Roger Federer's serve is one of the most underrated serves in the game.
In fact, Federer is a great model for most players at most levels, much better in many respects than either Sampras or Roddick. By studying his motion you can identify all the basic elements that go into building a high-level technical service motion, a motion that allows players to get the most out of their ability on a consistent basis.
Federer's motion is so smooth and effortless that it doesn't attract the same attention as Pete or Andy. What makes Federer less distinctive is probably what also makes him a better model. It's a simpler, more classical motion with fewer extreme elements.
Roger's serve may not have the m.p.h. or be as dynamic looking as Roddick's. It may not have as much topspin or be as unplayable as Sampras'. But it would be hard to claim it isn't effective, and seamlessly integrated into his all-court game. If you were to pick one service motion from the top players to use as a template for building or improving your serve, my opinion is that it should be Roger's.
Grip: A Mild Eastern Backhand
Like all pro players, Federer uses some version of a backhand grip. You could call it a continental, or a mild eastern backhand. If we look at the position of his hand on the racket bevels, most of the palm of his hand is on the top bevel, or bevel one. His index knuckle appears to be in the center of bevel two. This grip works well for high level players, pro players, college players, ranked juniors, even some advanced club players. But you can develop the same basic swing elements with a slightly less extreme grip as well. You could call that less extreme grip a mild continental. The heel pad slides somewhat more to the right and is positioned somewhat less on bevel one and somewhat more on bevel two. The index knuckle slides somewhat to the right as well, to the edge between bevel one and bevel two. This is an easier grip for lower level junior players and many adults. It worked pretty well at the pro level for John McEnroe as well.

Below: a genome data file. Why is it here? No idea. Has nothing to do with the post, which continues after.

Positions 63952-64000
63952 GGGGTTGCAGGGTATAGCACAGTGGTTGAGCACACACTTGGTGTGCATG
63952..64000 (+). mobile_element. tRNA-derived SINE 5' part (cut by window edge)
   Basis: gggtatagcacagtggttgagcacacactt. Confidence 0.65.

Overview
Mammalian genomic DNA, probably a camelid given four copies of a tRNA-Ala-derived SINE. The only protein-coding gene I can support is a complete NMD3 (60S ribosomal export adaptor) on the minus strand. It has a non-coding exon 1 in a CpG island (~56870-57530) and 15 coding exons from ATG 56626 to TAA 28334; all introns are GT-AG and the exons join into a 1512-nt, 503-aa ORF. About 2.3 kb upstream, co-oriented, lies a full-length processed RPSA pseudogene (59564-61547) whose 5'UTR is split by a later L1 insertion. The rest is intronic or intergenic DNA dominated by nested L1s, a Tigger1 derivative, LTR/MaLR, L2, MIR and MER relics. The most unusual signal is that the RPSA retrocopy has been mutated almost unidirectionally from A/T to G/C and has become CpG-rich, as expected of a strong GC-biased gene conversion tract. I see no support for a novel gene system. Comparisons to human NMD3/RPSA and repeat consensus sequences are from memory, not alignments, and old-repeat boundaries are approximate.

Federer starts with his weight forward on his front foot, standing up on his back toes. Then he rocks back and stands up as he starts his wind-up. That initial leaning position is not the key to understanding his stance. That a personal ritual, similar to the way Sampras started slightly hunched over, with his front toes up in the air. The real key is to see what happens as he starts his wind-up and stands up so that both feet are flat on the court.
The key to understanding Roger's stance is when both feet are on the court.
What we see at that point is that his front foot is at a slight angle to the baseline, a little less than parallel. This angle is slightly more open in the deuce court compared to the ad. The rear foot is offset to the left of the front foot, with the toe of the back foot roughly in line with the heel of the front foot. The rear foot appears to be just about exactly parallel to the baseline in both courts. But in the ad court it's also set a few inches further back to Roger's left.